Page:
Tuesday, February 17, 2009

Having a good Mardi Gras

Mardi Gras has reached its All Star break right along with the NBA and heads into its sprint to the finish Wednesday seven straight days of parades, wall-to-wall music and continual merrymaking. Everyone who visits New Orleans asks how the recovery is going and the answer continues to be inconclusive. Downriver the French Quarter, Marigny and Bywater districts are thriving and renovations are ongoing everywhere. The houses on North Rampart Street that burned down around the corner from me last year are being rebuilt. Piety Street studio is going strong and Caffea is as reliable a coffee house as any in the city. Upriver the Garden district and generally everything from Napoleon Avenue to the river is going strong. But recovery in the rest of the city is pretty spotty. Monday's Times Picayune reported that half of the blighted houses in the city are still untouched. The story suggests a scandal that the Nagin administration has covered over so far but is illustrative of the corruption that has kept the recovery to a few high profile projects while funds for rebuilding New Orleans have been diverted or stolen. Millions of dollars were earmarked for the destruction of houses that were too damaged in the flood following Katrina. Much of that work was clearly not accomplished. Contractors neverthless submitted bills for the work and were paid by the city without verification that the work was done. It took community activists to do the research and discover that the city was paying for work that wasn't being done. This lack of accountability on the city's part smells as bad as the rotting fish and dead animals that blanketed the city after the floodwaters receded. The same goes for the fight between the mayor and the city council over the outrageously expensive waste removal contract Nagin handed out after Katrina. When the city council asked for accountability on how this money was being spent it was rebuffed by the mayor's office, which resorted to the despicable use of racism charges to muddy the waters. It is not racist for public officials to demand that the city use the public's money wisely and be able to show where that money actually went. This is an insult to our president Barack Obama, who is trying to bring American politics into a new era where the divisions of color and religion are not the central issues but honesty, accountability and good government. Nagin is undermining Obama's agenda by calling his detractors racists when he can't defend his actions with honest numbers. This is especially true since New Orleans is such a high profile example of what needs to be fixed if the United States is going to overcome its current economic crisis.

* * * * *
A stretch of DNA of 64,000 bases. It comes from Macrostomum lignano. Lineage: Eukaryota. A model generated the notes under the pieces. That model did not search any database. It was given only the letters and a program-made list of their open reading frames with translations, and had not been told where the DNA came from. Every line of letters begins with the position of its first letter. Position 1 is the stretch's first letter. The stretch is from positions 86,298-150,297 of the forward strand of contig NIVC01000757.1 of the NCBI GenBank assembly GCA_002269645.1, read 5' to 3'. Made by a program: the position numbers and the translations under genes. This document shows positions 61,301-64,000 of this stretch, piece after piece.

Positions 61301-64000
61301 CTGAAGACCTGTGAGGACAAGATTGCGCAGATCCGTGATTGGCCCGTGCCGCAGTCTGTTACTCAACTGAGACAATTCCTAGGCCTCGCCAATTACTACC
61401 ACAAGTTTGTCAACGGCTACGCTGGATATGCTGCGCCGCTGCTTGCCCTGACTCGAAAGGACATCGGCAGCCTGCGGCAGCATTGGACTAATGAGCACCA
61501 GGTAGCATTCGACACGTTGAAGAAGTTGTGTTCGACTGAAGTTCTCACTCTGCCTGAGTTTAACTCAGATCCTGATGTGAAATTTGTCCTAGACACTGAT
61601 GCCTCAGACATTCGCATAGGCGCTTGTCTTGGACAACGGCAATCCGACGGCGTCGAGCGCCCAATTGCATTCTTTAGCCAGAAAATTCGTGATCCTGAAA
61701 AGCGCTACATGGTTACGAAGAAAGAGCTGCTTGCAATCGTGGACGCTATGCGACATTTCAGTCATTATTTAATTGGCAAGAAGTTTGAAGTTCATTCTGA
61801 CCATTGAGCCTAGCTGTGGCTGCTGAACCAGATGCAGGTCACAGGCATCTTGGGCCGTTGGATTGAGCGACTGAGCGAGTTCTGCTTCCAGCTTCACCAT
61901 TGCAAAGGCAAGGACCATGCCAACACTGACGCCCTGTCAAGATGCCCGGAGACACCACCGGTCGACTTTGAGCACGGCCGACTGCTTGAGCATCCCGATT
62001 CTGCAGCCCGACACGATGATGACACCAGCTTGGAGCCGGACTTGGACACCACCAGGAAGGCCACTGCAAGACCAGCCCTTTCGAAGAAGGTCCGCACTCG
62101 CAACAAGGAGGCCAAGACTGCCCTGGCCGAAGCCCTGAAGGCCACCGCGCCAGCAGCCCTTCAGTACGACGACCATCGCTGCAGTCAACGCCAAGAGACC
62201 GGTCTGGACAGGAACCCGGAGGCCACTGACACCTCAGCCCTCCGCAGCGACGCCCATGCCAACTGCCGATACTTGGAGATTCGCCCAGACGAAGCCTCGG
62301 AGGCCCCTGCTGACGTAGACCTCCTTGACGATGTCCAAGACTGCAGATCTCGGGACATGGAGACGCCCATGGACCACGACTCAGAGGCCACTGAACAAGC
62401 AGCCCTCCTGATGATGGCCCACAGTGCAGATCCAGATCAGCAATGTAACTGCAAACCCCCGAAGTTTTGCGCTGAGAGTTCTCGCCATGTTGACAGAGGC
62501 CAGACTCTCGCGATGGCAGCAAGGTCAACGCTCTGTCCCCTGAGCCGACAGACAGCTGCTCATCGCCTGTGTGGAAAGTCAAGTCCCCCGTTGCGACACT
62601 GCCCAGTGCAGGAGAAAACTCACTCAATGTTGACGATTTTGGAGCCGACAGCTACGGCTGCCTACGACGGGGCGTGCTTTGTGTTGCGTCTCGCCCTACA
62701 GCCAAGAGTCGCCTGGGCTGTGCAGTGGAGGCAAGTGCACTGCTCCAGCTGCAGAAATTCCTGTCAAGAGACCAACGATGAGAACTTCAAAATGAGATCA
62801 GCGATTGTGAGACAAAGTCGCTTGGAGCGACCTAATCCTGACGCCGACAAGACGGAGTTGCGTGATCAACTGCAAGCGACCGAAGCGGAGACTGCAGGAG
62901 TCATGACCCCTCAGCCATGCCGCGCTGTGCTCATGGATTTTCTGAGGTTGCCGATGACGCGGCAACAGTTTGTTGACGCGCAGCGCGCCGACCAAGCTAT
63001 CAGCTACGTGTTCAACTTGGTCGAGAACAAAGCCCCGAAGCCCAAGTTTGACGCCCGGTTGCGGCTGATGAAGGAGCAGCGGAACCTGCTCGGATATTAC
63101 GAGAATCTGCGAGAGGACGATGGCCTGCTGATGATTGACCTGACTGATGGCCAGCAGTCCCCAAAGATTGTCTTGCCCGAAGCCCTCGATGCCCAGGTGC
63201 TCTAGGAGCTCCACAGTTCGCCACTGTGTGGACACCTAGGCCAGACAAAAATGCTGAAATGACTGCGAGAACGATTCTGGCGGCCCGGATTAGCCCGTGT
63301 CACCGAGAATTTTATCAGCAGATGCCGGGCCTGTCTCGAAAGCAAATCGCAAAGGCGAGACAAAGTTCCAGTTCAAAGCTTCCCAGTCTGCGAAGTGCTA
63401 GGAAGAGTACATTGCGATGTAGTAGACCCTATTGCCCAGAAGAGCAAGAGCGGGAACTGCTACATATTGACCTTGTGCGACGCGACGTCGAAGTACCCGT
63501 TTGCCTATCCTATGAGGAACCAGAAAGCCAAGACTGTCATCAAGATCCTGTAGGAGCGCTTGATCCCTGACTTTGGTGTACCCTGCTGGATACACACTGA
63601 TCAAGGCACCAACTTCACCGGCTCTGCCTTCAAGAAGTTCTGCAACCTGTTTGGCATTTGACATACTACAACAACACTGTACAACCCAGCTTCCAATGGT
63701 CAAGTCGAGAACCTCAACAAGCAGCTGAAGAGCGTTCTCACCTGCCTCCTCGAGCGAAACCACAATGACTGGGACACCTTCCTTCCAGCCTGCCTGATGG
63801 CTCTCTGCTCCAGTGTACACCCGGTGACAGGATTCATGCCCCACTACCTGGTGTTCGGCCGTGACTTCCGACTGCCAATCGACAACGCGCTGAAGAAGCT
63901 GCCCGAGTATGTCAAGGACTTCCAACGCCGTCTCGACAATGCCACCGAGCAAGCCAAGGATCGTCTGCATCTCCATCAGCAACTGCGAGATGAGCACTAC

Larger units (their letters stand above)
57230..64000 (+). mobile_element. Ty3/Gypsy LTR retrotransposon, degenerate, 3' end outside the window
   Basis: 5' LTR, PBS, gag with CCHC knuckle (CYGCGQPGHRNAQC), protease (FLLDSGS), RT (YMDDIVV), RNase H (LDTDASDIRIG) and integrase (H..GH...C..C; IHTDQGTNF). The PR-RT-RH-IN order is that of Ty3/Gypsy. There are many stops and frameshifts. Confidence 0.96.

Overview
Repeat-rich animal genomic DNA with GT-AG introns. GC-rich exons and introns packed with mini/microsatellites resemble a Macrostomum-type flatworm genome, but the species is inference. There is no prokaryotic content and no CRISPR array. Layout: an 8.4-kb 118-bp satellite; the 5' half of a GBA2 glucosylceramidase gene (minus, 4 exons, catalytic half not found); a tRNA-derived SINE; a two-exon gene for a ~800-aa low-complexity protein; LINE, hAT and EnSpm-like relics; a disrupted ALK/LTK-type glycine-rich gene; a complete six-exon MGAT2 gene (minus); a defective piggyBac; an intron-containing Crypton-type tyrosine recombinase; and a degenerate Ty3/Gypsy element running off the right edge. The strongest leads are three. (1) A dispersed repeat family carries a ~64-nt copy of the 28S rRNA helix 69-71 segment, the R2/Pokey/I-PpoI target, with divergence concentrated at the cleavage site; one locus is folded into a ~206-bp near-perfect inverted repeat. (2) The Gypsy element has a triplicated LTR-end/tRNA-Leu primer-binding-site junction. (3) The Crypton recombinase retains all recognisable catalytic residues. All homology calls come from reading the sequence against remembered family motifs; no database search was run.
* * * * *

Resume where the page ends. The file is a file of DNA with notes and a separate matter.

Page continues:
Every now and then New Orleans gives us a glimpse of what the city really can accomplish when the chips are down. The police, fire and sanitation departments do an amazing job of organizing the action around the scores of Mardi Gras parades with a minimum of obstruction to traffic flow. Within minutes of each parade's end the streets are clean and traffic is rolling. If this kind of effort was put into rebuilding the neglected areas of town the recovery would be a lot further along than it is now.

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